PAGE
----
5 Things to Consider Before Buying a Home with a Guest House

Have you ever considered the idea of buying a home with two properties? Recently, there has been an increasing demand in interest for holiday homes that come equipped as guest houses. So, before buying a house with a guest house, you should first consider some factors before moving your in-laws and out-of-home friends to your guest house.

  1. What will be the main purpose of the guest house?

Guest houses are a great way to make extra money and enjoy the benefits of living in your own space.  Although the extra space can accommodate in-laws, children from college, and out-of-town friends, you can use the guest house for personal use and turn it into an office, home theater, or celebrity pavilion. Renting your guesthouse for long-term rent or short-term vacation rent can be an excellent source of passive income. If you are on a rental route, check with your city for permits or zoning laws that prevent you from renting your space.

  1. Guests can invade your bubble

Guest houses are great for hosting friends and family, but sometimes you may want to avoid the morning backyard chats. Consider your comfort zone if you feel comfortable with strangers relaxing in your backyard, playing music, and having their guests. Carrying out private activities such as tall shrubs, greenery, or fences between you and the guest house is one way to alleviate uncomfortable situations. You need to calculate these landscaping and maintenance costs in your budget.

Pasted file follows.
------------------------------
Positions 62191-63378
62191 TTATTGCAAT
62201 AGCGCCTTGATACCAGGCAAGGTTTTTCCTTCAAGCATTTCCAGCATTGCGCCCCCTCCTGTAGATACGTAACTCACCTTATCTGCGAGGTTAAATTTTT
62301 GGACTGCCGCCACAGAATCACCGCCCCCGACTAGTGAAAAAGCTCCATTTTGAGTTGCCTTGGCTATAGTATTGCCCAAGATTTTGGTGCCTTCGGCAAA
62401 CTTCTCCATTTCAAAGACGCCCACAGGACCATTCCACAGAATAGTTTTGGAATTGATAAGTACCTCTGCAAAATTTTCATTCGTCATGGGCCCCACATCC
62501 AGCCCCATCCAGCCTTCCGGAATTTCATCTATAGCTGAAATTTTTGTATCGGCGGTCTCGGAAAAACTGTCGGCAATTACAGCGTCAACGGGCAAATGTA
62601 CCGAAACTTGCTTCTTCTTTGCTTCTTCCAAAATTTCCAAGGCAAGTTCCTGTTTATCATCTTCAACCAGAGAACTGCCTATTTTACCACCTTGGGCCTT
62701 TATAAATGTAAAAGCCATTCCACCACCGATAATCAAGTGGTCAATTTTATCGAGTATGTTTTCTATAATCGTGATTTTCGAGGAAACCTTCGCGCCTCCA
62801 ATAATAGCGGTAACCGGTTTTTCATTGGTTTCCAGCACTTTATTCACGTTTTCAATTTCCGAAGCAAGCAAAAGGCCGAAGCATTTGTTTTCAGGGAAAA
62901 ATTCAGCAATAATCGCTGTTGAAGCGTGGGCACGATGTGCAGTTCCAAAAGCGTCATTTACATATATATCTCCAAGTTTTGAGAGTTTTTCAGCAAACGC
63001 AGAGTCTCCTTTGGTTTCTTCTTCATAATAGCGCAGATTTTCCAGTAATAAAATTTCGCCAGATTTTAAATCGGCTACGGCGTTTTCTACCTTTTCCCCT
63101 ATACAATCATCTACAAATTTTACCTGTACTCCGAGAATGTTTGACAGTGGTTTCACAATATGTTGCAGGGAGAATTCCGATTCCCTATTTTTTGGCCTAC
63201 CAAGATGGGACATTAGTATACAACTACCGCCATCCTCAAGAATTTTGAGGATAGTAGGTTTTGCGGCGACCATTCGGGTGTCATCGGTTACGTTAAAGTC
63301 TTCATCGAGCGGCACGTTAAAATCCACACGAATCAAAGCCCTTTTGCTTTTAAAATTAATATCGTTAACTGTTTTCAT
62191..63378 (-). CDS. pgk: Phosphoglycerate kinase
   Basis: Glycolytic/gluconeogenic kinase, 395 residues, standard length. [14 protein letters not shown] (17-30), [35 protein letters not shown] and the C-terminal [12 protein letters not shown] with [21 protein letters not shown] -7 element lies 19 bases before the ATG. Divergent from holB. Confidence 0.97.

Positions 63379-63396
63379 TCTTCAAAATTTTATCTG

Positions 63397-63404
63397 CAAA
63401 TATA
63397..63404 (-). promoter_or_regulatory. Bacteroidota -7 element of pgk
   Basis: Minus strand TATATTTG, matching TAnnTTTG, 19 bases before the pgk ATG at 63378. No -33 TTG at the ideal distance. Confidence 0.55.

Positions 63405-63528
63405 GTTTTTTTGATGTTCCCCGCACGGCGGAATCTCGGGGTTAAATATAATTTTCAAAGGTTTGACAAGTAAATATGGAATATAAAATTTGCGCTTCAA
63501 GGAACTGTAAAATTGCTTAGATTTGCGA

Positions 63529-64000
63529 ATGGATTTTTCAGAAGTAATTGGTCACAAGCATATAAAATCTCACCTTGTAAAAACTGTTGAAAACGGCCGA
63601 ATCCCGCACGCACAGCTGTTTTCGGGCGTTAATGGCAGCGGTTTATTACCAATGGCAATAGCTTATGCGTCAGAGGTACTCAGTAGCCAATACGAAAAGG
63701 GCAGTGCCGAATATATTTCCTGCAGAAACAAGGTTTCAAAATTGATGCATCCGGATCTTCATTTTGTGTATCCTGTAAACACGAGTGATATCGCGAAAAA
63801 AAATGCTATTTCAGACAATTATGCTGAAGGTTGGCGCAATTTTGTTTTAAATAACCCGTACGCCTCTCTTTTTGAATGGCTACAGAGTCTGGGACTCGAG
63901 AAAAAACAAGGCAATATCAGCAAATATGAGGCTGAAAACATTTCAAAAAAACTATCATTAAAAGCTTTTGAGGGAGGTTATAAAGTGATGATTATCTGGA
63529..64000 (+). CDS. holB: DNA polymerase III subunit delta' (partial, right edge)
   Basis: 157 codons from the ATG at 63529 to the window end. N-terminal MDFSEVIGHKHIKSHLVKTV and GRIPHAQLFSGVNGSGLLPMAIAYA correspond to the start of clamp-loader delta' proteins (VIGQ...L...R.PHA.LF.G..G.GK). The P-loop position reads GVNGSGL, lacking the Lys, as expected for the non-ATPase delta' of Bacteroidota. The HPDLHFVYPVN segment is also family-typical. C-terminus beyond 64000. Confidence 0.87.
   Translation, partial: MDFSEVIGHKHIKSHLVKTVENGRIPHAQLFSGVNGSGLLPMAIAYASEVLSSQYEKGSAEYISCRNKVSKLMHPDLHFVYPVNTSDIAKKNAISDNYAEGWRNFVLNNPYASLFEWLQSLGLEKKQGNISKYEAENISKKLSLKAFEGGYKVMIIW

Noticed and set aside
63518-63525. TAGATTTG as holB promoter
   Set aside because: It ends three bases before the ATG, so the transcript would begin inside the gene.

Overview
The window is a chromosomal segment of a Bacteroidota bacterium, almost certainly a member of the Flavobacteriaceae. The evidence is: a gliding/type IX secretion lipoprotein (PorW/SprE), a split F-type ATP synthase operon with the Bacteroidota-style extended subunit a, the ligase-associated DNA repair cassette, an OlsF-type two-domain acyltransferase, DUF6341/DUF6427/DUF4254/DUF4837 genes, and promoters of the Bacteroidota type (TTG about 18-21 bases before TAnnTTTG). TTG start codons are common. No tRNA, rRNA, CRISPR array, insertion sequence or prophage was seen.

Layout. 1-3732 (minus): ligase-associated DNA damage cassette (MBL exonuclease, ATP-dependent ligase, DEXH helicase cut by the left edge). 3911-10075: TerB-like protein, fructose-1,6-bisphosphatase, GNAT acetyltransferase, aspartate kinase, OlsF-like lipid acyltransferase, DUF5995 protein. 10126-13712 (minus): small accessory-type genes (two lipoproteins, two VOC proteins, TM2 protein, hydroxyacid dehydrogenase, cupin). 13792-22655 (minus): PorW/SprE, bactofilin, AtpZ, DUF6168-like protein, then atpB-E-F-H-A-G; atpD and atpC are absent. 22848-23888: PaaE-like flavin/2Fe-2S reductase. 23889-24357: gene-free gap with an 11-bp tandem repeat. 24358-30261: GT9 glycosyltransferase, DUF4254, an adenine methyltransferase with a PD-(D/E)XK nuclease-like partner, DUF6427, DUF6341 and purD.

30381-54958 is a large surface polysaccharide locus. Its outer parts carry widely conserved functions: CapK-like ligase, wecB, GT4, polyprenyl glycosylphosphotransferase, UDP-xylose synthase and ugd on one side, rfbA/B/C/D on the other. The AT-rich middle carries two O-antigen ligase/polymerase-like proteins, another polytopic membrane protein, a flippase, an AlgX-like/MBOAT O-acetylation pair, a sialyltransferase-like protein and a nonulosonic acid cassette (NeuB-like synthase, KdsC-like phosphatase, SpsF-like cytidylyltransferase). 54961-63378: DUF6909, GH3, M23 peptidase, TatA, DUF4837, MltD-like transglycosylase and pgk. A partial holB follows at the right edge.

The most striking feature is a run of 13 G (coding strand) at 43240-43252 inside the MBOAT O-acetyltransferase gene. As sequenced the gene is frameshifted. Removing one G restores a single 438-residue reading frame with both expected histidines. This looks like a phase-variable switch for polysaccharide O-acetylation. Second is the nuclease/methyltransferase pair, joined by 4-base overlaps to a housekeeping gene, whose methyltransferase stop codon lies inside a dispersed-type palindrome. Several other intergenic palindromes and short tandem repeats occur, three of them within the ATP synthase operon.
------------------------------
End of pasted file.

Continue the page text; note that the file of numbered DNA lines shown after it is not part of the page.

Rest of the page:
1. You may face more hurdles with lenders

The guest house industry is booming, but it’s not without its challenges. You may find that you face more hurdles when looking for a lender because they will adjust their rates and loan options depending on how the property owner plans to use his or her building. Show lenders a record of income earned from your guest house, which will help reduce your risk from your lender’s view. However, lenders on a property with two houses should be prepared to pay you a large down payment.

  1. Does the guest house increase the value of your home?

Guesthouses are a great investment for people who want to make money off their property without having it sit vacantly. You can either rent them out on long-term leases or shorter ones and in some cases, you might even get more than one rental period from tenants. For instance, a low-cost guest home in Seattle may recoup more additional money from rent than one built for the same cost in rural or remote places.

  1. Who Pays the Bills?

When the in-laws and friends are visiting, it can be tricky to decide who pays for what. A better idea is if you rent out your guesthouse or offer short-term vacation rentals so there is no confusion occur between the two parties.

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